What is the "fight or flight response?"
This fundamental physiologic response forms the foundation of modern day stress medicine. The "fight or flight response" is our body's primitive, automatic, inborn response that prepares the body to "fight" or "flee" from perceived attack, harm or threat to our survival.
What happens to us when we are under excessive stress?
When we experience excessive stress—whether from internal worry or external circumstance—a bodily reaction is triggered, called the "fight or flight" response. Originally discovered by the great Harvard physiologist Walter Cannon, this response is hard-wired into our brains and represents a genetic wisdom designed to protect us from bodily harm. This response actually corresponds to an area of our brain called the hypothalamus, which—when stimulated—initiates a sequence of nerve cell firing and chemical release that prepares our body for running or fighting.
What are the signs that our fight or flight response has been stimulated (activated)?
When our fight or flight response is activated, sequences of nerve cell firing occur and chemicals like adrenaline, noradrenaline and cortisol are released into our bloodstream. These patterns of nerve cell firing and chemical release cause our body to undergo a series of very dramatic changes. Our respiratory rate increases. Blood is shunted away from our digestive tract and directed into our muscles and limbs, which require extra energy and fuel for running and fighting. Our pupils dilate. Our awareness intensifies. Our sight sharpens. Our impulses quicken. Our perception of pain diminishes. Our immune system mobilizes with increased activation. We become prepared—physically and psychologically—for fight or flight. We scan and search our environment, "looking for the enemy."
When our fight or flight system is activated, we tend to perceive everything in our environment as a possible threat to our survival. By its very nature, the fight or flight system bypasses our rational mind—where our more well thought out beliefs exist—and moves us into "attack" mode. This state of alert causes us to perceive almost everything in our world as a possible threat to our survival. As such, we tend to see everyone and everything as a possible enemy. Like airport security during a terrorist threat, we are on the look out for every possible danger. We may overreact to the slightest comment. Our fear is exaggerated. Our thinking is distorted. We see everything through the filter of possible danger. We narrow our focus to those things that can harm us. Fear becomes the lens through which we see the world.
We can begin to see how it is almost impossible to cultivate positive attitudes and beliefs when we are stuck in survival mode. Our heart is not open. Our rational mind is disengaged. Our consciousness is focused on fear, not love. Making clear choices and recognizing the consequences of those choices is unfeasible. We are focused on short-term survival, not the long-term consequences of our beliefs and choices. When we are overwhelmed with excessive stress, our life becomes a series of short-term emergencies. We lose the ability to relax and enjoy the moment. We live from crisis to crisis, with no relief in sight. Burnout is inevitable. This burnout is what usually provides the motivation to change our lives for the better. We are propelled to step back and look at the big picture of our lives—forcing us to examine our beliefs, our values and our goals.
What is our fight or flight system designed to protect us from?
Our fight or flight response is designed to protect us from the proverbial saber tooth tigers that once lurked in the woods and fields around us, threatening our physical survival. At times when our actual physical survival is threatened, there is no greater response to have on our side. When activated, the fight or flight response causes a surge of adrenaline and other stress hormones to pump through our body. This surge is the force responsible for mothers lifting cars off their trapped children and for firemen heroically running into blazing houses to save endangered victims. The surge of adrenaline imbues us with heroism and courage at times when we are called upon to protect and defend the lives and values we cherish.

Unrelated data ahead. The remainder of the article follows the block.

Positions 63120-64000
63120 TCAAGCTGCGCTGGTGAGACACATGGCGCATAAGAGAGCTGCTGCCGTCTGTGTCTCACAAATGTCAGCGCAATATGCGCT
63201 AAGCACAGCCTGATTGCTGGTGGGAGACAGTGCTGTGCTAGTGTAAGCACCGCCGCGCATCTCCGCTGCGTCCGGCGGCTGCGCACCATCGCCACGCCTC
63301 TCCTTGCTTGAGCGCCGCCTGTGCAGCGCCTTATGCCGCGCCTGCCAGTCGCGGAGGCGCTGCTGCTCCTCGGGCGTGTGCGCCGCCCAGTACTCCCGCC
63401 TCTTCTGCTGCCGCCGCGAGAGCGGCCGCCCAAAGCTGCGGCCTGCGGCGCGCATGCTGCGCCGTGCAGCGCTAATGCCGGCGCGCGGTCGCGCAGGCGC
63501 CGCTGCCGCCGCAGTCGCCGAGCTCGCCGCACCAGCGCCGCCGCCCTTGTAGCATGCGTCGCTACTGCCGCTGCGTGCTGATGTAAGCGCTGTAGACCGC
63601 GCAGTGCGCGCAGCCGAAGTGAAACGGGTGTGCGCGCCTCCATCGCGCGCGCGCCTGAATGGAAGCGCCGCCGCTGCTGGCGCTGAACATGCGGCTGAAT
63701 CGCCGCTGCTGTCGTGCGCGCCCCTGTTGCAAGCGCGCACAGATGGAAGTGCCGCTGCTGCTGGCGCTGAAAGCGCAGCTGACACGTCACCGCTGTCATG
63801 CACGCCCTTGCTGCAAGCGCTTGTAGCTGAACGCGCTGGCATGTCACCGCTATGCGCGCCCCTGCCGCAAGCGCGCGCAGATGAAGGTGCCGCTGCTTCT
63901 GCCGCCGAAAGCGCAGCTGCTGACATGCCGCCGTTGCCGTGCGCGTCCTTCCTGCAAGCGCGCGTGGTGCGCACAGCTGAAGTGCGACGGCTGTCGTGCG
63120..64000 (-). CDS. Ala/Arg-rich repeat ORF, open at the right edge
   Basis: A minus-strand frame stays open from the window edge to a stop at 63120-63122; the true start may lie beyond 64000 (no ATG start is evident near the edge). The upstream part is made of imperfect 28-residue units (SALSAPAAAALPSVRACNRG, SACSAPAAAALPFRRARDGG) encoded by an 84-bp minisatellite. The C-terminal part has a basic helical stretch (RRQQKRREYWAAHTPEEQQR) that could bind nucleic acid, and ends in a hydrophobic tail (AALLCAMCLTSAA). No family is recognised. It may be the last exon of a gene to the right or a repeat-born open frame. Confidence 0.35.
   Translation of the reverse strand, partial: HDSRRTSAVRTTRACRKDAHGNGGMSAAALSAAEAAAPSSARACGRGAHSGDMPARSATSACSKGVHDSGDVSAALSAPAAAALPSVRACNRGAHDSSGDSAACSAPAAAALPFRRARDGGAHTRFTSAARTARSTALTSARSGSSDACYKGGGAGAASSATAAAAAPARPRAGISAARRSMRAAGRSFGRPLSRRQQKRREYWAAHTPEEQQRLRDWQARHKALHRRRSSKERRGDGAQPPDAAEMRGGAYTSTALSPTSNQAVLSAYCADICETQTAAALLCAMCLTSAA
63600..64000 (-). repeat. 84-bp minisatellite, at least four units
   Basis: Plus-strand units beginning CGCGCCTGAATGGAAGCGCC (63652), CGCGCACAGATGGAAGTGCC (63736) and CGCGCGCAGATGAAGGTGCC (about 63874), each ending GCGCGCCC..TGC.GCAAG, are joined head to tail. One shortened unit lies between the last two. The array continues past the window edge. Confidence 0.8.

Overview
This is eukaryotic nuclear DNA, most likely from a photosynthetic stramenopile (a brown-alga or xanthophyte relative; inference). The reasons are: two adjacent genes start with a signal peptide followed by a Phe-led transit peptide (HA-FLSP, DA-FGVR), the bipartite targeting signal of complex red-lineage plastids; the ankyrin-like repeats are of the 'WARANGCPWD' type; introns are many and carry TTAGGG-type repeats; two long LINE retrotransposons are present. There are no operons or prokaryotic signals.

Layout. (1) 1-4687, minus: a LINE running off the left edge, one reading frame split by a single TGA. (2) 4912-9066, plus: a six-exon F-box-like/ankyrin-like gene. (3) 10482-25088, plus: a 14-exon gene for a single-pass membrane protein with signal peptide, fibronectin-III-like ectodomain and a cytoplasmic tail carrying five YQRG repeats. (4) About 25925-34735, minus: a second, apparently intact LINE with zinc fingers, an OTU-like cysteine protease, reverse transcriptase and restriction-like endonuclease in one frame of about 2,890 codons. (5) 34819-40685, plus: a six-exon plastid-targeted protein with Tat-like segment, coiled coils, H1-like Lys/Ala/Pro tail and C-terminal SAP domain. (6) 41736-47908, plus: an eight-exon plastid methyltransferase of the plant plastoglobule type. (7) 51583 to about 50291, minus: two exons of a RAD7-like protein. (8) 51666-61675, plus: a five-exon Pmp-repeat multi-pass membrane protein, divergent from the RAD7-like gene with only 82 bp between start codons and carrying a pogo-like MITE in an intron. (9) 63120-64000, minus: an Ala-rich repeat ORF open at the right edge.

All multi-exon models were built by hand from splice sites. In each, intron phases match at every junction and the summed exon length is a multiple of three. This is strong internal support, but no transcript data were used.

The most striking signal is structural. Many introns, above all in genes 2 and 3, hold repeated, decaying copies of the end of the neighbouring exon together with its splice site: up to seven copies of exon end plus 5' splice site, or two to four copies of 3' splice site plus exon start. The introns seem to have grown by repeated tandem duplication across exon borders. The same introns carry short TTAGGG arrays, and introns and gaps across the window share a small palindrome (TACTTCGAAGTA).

What are the saber tooth tigers of today and why are they so dangerous?
When we face very real dangers to our physical survival, the fight or flight response is invaluable. Today, however, most of the saber tooth tigers we encounter are not a threat to our physical survival. Today’s saber tooth tigers consist of rush hour traffic, missing a deadline, bouncing a check or having an argument with our boss or spouse. Nonetheless, these modern day, saber tooth tigers trigger the activation of our fight or flight system as if our physical survival was threatened. On a daily basis, toxic stress hormones flow into our bodies for events that pose no real threat to our physical survival.
Once it has been triggered, what is the natural conclusion of our fight or flight response?
By its very design, the fight or flight response leads us to fight or to flee—both creating immense amounts of muscle movement and physical exertion. This physical activity effectively metabolizes the stress hormones released as a result of the activation of our fight or flight response. Once the fighting is over, and the threat—which triggered the response—has been eliminated, our body and mind return to a state of calm.
Has the fight or flight response become counterproductive?
In most cases today, once our fight or flight response is activated, we cannot flee. We cannot fight. We cannot physically run from our perceived threats. When we are faced with modern day, saber tooth tigers, we have to sit in our office and "control ourselves." We have to sit in traffic and "deal with it." We have to wait until the bank opens to "handle" the bounced check. In short, many of the major stresses today trigger the full activation of our fight or flight response, causing us to become aggressive, hypervigilant and over-reactive. This aggressiveness, over-reactivity and hypervigilance cause us to act or respond in ways that are actually counter-productive to our survival. Consider road rage in Los Angeles and other major cities.